The Wabanaki believed and Gluskap practiced that even the Ice Giants can be invited in, called daughter, son, grandfather, mother, fed and clothed and made human as kin. So it was a remedy for broken families. Links to the two reviews below pursue this line of thinking along with much that is irrelevant. But no matter. If it is good for the people of the Kennebec it can be good for the people of the Salt, to cure that monstrous anti-social tendency and turn ignorance and horrific mistakes into compassionate knowledge, to make out of control agencies and behavior modification "potential occasions of rectification by reorientation toward the well-being of others" (Kin, 79). Inviting the lost, fragmented, rejected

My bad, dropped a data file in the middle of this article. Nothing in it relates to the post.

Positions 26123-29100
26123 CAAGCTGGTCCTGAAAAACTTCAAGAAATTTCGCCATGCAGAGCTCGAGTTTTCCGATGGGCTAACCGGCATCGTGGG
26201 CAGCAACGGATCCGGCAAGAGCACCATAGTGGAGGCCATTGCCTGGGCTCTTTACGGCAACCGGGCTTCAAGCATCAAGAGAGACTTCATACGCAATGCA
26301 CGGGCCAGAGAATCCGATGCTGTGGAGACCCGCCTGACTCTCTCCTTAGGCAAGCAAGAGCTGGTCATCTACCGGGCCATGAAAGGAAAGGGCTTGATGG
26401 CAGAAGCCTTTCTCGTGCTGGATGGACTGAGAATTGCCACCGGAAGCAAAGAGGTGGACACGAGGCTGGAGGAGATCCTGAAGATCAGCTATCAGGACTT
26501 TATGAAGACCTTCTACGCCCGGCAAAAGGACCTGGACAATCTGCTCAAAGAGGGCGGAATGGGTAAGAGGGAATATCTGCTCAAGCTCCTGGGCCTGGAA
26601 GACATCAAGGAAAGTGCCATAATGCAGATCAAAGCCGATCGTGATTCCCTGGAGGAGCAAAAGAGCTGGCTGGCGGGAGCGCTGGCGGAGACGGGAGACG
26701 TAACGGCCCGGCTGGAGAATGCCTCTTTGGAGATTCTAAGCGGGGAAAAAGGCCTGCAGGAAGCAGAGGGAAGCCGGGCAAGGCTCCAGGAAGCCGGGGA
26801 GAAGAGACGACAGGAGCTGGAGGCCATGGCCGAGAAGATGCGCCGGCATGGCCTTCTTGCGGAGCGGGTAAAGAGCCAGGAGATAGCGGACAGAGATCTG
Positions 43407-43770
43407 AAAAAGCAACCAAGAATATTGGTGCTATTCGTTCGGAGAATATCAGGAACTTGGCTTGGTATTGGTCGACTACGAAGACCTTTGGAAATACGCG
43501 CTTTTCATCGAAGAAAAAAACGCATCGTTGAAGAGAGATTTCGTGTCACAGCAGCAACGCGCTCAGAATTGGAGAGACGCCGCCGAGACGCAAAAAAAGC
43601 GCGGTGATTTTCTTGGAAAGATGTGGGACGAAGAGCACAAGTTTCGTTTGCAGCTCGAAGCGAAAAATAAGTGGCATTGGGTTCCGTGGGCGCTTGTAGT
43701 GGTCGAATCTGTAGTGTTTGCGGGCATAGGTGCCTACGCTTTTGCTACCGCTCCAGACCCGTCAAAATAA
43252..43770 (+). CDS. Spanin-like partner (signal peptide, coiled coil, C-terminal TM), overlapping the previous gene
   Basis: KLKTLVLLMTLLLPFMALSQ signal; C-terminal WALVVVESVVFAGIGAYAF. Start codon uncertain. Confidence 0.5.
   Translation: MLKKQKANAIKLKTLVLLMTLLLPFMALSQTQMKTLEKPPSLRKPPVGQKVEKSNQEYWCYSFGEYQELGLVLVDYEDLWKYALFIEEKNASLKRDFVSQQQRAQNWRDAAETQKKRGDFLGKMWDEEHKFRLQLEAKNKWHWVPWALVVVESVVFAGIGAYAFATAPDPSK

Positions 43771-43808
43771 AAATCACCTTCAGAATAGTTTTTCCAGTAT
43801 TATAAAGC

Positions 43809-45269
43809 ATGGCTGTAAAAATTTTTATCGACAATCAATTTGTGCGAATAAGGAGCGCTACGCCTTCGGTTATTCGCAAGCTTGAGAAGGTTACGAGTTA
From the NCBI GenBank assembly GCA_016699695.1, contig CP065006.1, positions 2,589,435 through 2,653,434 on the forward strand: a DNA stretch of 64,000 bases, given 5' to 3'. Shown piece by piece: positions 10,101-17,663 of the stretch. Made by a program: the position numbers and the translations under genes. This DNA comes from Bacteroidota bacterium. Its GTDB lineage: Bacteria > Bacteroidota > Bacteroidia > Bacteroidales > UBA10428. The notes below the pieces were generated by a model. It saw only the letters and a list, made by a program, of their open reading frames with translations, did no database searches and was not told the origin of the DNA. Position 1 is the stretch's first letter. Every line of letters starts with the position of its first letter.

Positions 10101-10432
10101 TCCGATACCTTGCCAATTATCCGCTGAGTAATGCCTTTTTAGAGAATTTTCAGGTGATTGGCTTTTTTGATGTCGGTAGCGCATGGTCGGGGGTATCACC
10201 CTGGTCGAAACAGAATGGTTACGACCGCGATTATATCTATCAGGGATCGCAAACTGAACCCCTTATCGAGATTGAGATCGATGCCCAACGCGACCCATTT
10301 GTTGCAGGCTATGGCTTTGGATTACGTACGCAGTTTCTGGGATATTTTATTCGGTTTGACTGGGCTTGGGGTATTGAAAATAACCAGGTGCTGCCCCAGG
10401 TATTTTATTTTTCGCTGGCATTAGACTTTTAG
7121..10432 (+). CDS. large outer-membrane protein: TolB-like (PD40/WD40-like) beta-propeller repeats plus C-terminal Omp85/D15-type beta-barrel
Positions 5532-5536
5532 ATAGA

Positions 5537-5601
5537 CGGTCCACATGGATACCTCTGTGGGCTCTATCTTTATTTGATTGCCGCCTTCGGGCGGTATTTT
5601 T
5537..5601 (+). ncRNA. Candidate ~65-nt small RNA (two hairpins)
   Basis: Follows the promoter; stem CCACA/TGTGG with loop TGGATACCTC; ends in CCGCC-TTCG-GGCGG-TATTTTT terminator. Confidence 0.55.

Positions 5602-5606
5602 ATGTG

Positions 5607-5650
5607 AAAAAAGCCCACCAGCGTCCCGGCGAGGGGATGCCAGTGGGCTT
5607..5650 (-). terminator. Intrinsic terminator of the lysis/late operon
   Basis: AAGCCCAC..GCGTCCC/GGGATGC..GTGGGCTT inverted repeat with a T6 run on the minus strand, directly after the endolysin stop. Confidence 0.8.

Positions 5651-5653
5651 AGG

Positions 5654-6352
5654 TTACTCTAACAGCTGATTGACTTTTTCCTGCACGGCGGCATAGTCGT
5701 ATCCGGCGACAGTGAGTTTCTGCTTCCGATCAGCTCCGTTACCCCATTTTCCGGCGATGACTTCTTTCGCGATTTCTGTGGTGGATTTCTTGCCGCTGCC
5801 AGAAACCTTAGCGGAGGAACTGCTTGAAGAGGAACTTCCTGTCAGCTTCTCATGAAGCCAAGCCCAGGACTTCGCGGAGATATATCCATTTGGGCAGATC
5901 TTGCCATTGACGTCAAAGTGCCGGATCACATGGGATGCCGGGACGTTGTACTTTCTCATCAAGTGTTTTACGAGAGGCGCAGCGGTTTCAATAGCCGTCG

and rejecting spirit into the family, honoring him, her or it with
family titles, father, father-in-law, comforting them,
clothing and reclothing them, feeding them real food, which means
the food of the soul so they do not have to eat the hearts of the
enemies, giving them children to play
with, brings them back from their cold into the warmth of the hearth,
home and kin. The Wabanaki were much like ourselves, "extreme religious individualists lacking any communal rituals beyond the attenuated practices of isolated shamans [read, journalists] (81). But they had this one advantage, Gluskap taught magnanimity as the primary ethical principle.